A collage of women.

Changing the Game for
Women and Girls

For nearly 60 years, we have walked alongside our fearless grantees, past and present, as they built movements, fought for laws to be put into place, and shifted the global conversation around gender. They have taught us how to be a smarter, more effective foundation and, together, we are working to make equality possible.

A black and white photo of the outside of an office building showing two floors through the window.Bettman Archive

Ford joins the feminist movement

In the 1960s, a handful of intrepid women within the Ford Foundation who saw their concerns reflected in the emerging feminist movement, approached then-president McGeorge Bundy to propose that the foundation expand its support of civil rights to include women’s rights. He listened—and it’s because of their audacity and insistence that Ford began to support gender equity.


Birth control becomes legal

As states started to legalize contraception in 1965, Ford began funding reproductive health research and organizations like Planned Parenthood, which was founded on the revolutionary idea that women have the right to make their own decisions when it comes to their bodies. Planned Parenthood has since become America’s leading sexual and reproductive health care provider, treating 2.4 million patients last year alone, and now works with more than 120 organizations worldwide.

A black and white photo of a white person with a short bob wearing a dress holding an advertisement for Planned Parenthood.H. William Tetlow/Getty Images

Mariam Chamberlain smiles and looks at documents next to a colleague.
Mariam Chamberlain (right) led Ford’s efforts to develop the field of women’s studies.
Ford Foundation

Putting women at the head of the class

Ford developed the academic field of women’s studies with the Rockefeller Foundation, Carnegie Foundation for the Advancement of Teaching, and others, to help us—and society as a whole—understand the social and cultural constructs of gender and their relationship with race, ethnicity, economic status, and more. Today, there are more than 535 women’s studies programs offered in more than 700 institutions in the United States and across 40 countries worldwide.


Ruth Bader Ginsburg creates the ACLU’s Women’s Rights Project

In 1971, Ginsburg, then a law professor at Rutgers University, and attorney Brenda Feigen created the Women’s Rights Project with the help of Pauli Murray and Dorothy Kenyon. With Ford’s support, the project handled 300 discrimination cases in its first two years and has since been behind systematic legal reform for women’s equality.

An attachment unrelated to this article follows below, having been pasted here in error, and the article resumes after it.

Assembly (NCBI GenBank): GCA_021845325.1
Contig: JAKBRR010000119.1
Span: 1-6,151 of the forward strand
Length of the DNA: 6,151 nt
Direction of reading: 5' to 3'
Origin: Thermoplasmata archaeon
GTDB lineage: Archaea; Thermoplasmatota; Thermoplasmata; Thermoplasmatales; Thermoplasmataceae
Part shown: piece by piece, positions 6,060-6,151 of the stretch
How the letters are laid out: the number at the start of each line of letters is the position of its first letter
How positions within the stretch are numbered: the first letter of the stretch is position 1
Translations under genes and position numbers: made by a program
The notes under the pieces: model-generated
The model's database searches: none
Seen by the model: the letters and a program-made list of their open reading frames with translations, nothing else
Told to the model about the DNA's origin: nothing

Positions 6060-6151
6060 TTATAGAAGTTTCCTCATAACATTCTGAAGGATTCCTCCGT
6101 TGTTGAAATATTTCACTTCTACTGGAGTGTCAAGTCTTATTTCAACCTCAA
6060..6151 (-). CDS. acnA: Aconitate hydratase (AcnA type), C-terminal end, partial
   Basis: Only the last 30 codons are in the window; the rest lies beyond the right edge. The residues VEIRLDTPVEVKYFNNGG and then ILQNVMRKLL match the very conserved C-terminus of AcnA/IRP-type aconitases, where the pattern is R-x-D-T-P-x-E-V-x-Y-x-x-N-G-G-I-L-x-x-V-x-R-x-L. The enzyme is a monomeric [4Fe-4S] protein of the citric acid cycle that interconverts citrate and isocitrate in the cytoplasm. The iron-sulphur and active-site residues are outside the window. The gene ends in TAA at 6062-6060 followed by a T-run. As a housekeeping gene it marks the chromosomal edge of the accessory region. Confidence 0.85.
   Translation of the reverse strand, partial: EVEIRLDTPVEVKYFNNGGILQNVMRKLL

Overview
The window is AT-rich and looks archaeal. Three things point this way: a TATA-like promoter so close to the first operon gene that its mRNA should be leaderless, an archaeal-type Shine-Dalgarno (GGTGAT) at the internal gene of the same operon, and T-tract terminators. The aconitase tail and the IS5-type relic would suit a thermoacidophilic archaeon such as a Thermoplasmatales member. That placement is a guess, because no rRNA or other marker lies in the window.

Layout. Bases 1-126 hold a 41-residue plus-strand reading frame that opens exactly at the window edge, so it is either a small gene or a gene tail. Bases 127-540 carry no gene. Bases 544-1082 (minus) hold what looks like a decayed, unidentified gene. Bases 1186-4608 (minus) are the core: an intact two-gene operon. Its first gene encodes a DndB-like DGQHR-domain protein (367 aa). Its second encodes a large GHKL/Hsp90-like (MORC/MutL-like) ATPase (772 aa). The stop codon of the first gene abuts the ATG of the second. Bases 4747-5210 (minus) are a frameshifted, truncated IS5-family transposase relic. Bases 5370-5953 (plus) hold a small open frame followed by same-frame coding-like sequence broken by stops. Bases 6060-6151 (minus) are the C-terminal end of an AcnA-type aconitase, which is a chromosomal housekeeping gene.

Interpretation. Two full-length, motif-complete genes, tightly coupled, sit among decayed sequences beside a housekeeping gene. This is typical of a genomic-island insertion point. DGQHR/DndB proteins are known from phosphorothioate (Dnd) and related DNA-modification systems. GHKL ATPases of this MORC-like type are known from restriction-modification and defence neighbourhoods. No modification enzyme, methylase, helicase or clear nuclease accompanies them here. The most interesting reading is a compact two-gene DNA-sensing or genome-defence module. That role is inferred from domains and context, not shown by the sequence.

A black and white portrait of Ruth Bader Ginsburg in the 1970's.Getty Images

A black and white phot of a Black woman and white woman reading books in a library.Ford Foundation

The Women’s Law Fund becomes the first nonprofit to address sexual discrimination

In partnership with law professors Jane Picker and Lizabeth Moody and the Cleveland Foundation, Ford established the Women’s Law Fund in 1972. One of its most notable cases was Cleveland Board of Education v. LaFleur, a landmark case that reached the US Supreme Court in 1973 and made restrictive maternity leave unconstitutional, an important decision that grappled with equal employment and a women’s right to bear children.

Working women get down to business

Ford funded 9to5 National Association of Working Women, which, over the course of its nearly 50 years in existence, has successfully helped pass major policies, such as the 1978 Pregnancy Discrimination Act, the Civil Rights Act of 1991, and, most recently, the Lilly Ledbetter Fair Pay Act. Fun fact: The organization also inspired Dolly Parton’s hit song, “9 to 5,” a feminist and worker’s anthem.

A black and white photo of women protesting outside holding handmade protest signs.David L. Ryan/The Boston Globe via Getty Images

Stephanie Okereke, a Black woman wearing a brown bandana over her shoulder length hair, directs a cinematographer as they look through
Director of Dry, Stephanie Okereke, prepares her next shot.
Nextpage Productions


The American Film Institute helps women pursue careers behind the camera

In 1974, the institute created its acclaimed workshop for women directors with Ford funding, which has trained more than 300 filmmakers to date. This decision kicked off a strategic commitment at Ford to support all types of women artists and writers, and to champion films—such as DifretDry, and Half the Sky—that amplify the voices, stories, and perspectives of women. This work continues today through our Creativity and Free Expression program.

Two indigenous women sit in the front row of an audience. UN Photo/B Lane

The UN declares 1975 International Women’s Year

With this declaration, the UN held its First World Conference on Women in Mexico City, escalating the global discourse on women’s rights. Ford helped to bring a number of organizations from Asia, Africa and Latin America to Mexico City to ensure women from the Global South would not just be part of but inform the conversation. From there, the foundation began to expand its efforts to support gender equality across the globe and examine how gender played into its international programs.

Muhammad Yunus pioneers the idea of microfinance

As states started to legalize contraception in 1965, Ford began funding reproductive health research and organizations like Planned Parenthood, which was founded on the revolutionary idea that women have the right to make their own decisions when it comes to their bodies. Planned Parenthood has since become America’s leading sexual and reproductive health care provider, treating 2.4 million patients last year alone, and now works with more than 120 organizations worldwide.